I’m a coffee addict but if you ask me whether I’m going to drink this, I’m really not sure. There are many people, however, that will go a long distance in their quest for the best coffee ever. That includes feeding Arabica coffee berries to pachyderm (elephant) wherein the berries (which are carefully picked from an altitude as high as 1500 metres) will be subjected to slow digestion and running.
In this process, an enzyme secreted by the elephant’s body will break down protein in the berries.
The elephants then excrete the beans to be hand-picked, sun-dried and roasted, in order for people to enjoy. As protein is the main source of bitterness in the coffee, the process reduces/eliminates the bitterness in the coffee and coupled with various other ingredients in the elephant’s stomach, the result becomes more interesting.
Black Ivory Coffee
Black Ivory Coffee has been described as ‘very smooth without the bitterness of regular coffee‘. The defecated coffee beans are currently being sold at $1,100 a kilo and has defeated the Indonesian civet feces coffee (Kopi Luwak), to become the world’s most expensive coffee beans!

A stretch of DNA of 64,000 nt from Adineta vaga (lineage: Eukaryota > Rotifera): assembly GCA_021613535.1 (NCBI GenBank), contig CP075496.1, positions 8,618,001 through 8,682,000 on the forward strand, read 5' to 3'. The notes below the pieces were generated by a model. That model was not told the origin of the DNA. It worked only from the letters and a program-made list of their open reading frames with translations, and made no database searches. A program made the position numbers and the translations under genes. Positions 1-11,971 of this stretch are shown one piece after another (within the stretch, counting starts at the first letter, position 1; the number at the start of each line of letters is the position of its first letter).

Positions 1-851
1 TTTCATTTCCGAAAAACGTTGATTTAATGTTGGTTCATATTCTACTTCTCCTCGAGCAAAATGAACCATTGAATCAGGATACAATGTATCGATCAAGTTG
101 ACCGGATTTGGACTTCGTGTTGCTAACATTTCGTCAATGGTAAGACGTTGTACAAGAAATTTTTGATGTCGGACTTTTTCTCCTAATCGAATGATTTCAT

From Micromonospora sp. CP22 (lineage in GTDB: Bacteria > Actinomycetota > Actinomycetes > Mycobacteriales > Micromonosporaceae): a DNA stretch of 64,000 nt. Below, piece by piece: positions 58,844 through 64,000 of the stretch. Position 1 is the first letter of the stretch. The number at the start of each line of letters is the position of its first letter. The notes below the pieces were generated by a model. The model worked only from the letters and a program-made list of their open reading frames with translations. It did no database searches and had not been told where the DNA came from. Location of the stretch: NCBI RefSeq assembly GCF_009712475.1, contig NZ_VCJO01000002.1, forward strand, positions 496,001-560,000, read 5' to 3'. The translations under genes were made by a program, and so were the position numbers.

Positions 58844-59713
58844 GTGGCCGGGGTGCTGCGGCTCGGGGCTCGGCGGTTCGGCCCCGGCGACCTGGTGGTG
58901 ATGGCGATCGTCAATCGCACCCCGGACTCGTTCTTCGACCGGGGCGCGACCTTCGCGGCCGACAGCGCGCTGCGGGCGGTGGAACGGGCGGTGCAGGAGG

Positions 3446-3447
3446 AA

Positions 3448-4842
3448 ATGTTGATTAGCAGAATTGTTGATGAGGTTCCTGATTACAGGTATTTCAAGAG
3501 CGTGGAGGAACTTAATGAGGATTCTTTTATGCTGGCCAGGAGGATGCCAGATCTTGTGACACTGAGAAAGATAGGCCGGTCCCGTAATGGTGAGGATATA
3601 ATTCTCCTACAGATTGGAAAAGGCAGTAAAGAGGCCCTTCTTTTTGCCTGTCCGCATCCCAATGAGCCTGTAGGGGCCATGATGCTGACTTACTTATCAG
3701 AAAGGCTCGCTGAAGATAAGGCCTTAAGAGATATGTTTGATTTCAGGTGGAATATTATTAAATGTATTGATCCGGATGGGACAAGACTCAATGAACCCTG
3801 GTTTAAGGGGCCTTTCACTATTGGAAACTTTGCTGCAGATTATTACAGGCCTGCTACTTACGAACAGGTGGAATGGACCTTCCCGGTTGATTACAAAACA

Behind production of this world’s most expensive coffee, is a superior hotel in northern Thailand near the Golden Triangle with its own pachyderm (elephant) conservation centre, the Golden Triangle Elephant Foundation, home to about 30 elephants. 8% of the sales will help fund a specialist elephant veterinarian for the elephants of Thailand.
Production of Black Ivory Coffee also provides income to the Mahouts.
Serving Black Ivory Coffee
The hotel serves “black ivory blended” coffee, said to taste of coffee mixed with milk chocolate, nuts and fruit aroma. For now, only the wealthy or well-travelled have access to the cuppa, which is called Black Ivory Coffee.
It was launched in late 2012 at a few luxury hotels in remote corners of the world — first in northern Thailand, then the Maldives and now Abu Dhabi — with the price tag of about $50 a serving.
Source: Associated Press